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UAB in Antarctica

Chuck described in his recent Night Dive entry our evening dive operations.  To date, we have set the buoy (marking our intended night site) out in the afternoon several more times than we have been able to dive at night.  On Monday, all systems were go for our third night dive scheduled for 8:15.  At 6PM I set up my gear and enjoyed the calm, ice-free inlet view from the dive locker window.  At 7PM we discovered the inlet was now covered with a thick layer of slushy brash ice!  The slight wind had turned direction just enough for this ice to sneak around a point and into the inlet.

Chuck and Craig boated into the inlet lurching slowly through the ice in hopes of recovering the buoy.  For at least 20 minutes I watched the beams from strong flashlights sweeping back and forth, to and fro.  Chuck and Craig returned to station chilled and buoyless – both in spirit and our marker float.

Tuesday began blustery – 50 knot winds. But good news the ever fickle wind did us a favor, changing direction and clearing that pesky brash ice out the inlet.  As the day brightened, so did our spirits with the sighting of a yellow buoy bobbing on the steely gray water.  Fortunately, the night’s ice had only covered it up but not dragged it into water deeper than its rope as we had feared.  You can predict the end of this scenario: by late morning the wind speed turned downward enough for a Chuck and me to zodiac retrieve the buoy!   

Wednesday, the winds were kind to us.  My morning dive with Craig at Norsel Point was productive but not very pretty between the surface swell that we could still feel 80 feet below and the poor visibility due to the recent high winds.  We returned to station under a gloomy sky with our targeted collections.  Within a few hours, Craig and I were back in the zodiac tending Chuck and Philip in Hero Inlet.  I silently cheered as the bright yellow pelican buoy broke the surface, floating over Chuck and Philips’s bubbles. It’s about time for a turn in our night diving luck. 

About 4 PM, a line of brash ice casually drifted into the mouth of the inlet.  A rising wind speed and slight turn in direction signaled the intended destination of that drifting, shifting ice front.  Out went Philip and Chuck on buoy retrieval duty.  Our night dive plan turned foul once again.  On the bright side, we “Buoy Tenders” are getting quite skilled at retrieving marker buoys!

Today I woke to the howl of the wind and the commensurate clanging of the woodstove chimney rising up to the wind battered roof behind the wall of my warm and snug room.  Feeling clairvoyant, I sensed that dive operations would be cancelled for the day.  I also predicted that right about 11 AM, the winds would abate, the horizontally driven snow would turn into quiet mounds of white drifts about the station.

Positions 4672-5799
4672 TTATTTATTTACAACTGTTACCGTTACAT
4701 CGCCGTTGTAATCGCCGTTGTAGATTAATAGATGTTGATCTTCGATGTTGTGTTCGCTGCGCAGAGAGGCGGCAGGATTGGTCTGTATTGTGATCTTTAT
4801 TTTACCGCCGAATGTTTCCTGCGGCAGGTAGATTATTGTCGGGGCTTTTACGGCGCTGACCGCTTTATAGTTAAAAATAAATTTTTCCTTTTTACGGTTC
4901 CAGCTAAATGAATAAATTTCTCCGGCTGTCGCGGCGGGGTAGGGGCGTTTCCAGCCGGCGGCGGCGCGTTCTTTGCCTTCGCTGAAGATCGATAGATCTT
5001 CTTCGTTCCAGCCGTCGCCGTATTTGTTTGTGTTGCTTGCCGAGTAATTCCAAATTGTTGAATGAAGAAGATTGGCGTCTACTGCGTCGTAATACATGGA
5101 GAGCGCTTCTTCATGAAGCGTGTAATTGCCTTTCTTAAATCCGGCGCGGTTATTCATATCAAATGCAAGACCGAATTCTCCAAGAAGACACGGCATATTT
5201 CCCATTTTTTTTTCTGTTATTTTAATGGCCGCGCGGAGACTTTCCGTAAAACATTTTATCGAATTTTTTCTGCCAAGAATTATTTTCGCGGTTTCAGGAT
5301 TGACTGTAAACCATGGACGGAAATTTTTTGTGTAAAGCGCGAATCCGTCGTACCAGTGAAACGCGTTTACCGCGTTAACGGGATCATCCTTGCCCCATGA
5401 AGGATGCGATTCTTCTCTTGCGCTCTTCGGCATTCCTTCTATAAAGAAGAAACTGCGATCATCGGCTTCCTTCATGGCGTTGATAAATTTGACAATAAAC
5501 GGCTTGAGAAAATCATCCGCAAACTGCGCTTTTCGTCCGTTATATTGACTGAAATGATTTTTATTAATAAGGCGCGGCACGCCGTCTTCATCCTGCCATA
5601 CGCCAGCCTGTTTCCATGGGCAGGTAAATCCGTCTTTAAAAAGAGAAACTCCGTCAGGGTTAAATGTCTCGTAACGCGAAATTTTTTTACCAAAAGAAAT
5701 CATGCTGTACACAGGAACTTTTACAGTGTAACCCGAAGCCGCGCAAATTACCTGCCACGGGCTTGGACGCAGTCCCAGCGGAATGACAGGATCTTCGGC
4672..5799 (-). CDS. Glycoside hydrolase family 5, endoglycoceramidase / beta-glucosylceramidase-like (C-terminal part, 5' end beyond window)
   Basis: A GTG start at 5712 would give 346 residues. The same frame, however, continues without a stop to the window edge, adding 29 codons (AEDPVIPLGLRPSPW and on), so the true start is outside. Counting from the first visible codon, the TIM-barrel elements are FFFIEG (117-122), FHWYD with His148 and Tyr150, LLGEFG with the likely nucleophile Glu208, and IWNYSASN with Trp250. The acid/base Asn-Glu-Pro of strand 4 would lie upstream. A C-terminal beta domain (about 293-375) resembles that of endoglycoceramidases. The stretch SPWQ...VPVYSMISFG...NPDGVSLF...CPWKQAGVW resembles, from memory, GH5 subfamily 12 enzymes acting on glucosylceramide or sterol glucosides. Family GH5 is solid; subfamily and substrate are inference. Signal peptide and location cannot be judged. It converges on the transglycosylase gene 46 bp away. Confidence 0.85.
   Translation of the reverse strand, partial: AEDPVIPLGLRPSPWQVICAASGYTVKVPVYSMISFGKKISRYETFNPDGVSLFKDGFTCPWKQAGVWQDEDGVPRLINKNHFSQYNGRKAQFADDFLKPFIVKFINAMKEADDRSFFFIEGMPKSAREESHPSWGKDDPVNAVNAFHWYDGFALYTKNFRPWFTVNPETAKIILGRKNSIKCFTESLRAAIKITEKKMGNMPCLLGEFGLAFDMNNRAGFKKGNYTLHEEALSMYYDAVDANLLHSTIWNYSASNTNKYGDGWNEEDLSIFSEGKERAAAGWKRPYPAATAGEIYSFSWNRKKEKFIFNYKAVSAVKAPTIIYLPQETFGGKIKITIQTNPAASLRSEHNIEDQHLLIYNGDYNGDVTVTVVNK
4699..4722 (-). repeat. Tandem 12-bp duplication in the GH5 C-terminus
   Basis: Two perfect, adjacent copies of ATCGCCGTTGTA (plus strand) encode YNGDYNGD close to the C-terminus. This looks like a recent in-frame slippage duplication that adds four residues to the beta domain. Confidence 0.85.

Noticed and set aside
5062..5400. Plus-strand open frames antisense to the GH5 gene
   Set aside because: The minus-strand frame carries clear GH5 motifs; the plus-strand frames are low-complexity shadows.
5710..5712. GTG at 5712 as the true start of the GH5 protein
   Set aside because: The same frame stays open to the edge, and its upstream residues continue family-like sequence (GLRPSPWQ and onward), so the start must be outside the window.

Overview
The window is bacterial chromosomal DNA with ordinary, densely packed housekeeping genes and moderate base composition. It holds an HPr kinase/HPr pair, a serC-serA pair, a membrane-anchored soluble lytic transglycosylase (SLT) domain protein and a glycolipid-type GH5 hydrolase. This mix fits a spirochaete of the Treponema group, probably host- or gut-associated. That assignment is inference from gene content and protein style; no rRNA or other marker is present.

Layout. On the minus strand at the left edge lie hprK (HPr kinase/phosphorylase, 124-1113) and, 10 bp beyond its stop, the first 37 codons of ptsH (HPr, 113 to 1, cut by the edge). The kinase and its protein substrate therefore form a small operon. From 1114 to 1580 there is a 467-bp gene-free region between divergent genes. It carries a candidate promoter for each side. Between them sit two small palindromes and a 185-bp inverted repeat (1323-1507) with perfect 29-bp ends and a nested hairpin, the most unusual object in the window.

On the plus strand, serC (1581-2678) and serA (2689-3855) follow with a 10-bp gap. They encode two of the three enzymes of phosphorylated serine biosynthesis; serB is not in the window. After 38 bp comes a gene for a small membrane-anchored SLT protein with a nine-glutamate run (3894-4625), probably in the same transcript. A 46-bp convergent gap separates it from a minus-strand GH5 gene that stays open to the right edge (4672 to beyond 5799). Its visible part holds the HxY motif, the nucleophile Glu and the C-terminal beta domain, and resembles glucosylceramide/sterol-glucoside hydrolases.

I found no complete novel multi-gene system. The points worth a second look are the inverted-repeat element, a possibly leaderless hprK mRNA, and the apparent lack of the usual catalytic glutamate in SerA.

At our morning meeting, now at 8:30 – an hour later than we started here in February (sunrises now after 8 AM) - as forecast from my pillow, Chuck suspended dive operations for the morning.  A dive off the station in the afternoon could be considered if conditions improved.  Our yet another attempt at night dive might be considered too.  And my featherheaded suspicion that the winds would ease held up and lunch discussion turned around possible afternoon and evening dives.

So our days and nights take many unexpected turns these days.  Yes, a turn of weather and ice forcing a turn of events.  But what I really want to talk about is the tern of events!   

One thing that has been consistent these past few weeks is seeing and hearing small flocks of Arctic terns.  From the tip of its orange beak to the end of its grayish forked tail the Arctic tern measures on adult average 33 cm.  A deep black cap sits atop the head contrasting the white belly.  Their elegant streamlined body contrasts the now rare blue sky, but also gleams against the more typical ash gray skies.

Even if you can’t see the terns, you can often hear their shrill call.  Sort of high pitched piping, bird books describe the cry as “tcheek”.  Flocks of them have been frequenting the brash ice deep in Arthur Harbor, usually too close to the glacier face for photographic purposes.  I enjoy watching their agile wing maneuvers from a distance and hearing their cries penetrating over the bumping and crunching of the ever shifting ice.   Both of night dives were climatically calm enough to carry a few tcheeks from further up Hero Inlet, perhaps reassuring me that all would turn out ok. 

Arctic terns have been common companions overhead while zodiacing to and from our sites.  They look like such a fragile seabird to me but despite their lean and nimble physique, Arctic terns are the endurance athletes of the avian world.  Soon the slight built terns will head for their breeding grounds thousands of miles away in the Arctic! This tern is the ultimate world traveler!  A tern for all seasons!

And how about a tern of events!  The Arctic tern, with its distribution spanning both poles should be the symbolic animal for this year’s International Polar Year!  It should also be the celebrated poster child for the International Migratory Bird Day (12 May).   

I am hoping for a turn of weather events that will allow us to get out and predicatably dive.  In the meantime, I fear this same ‘series unfortunate events’ may turn some switch in the tern and off they will go on their long journey to the Arctic.

“ To everything turn, turn, there is a season turn, turn, tern, and time to every purpose…..”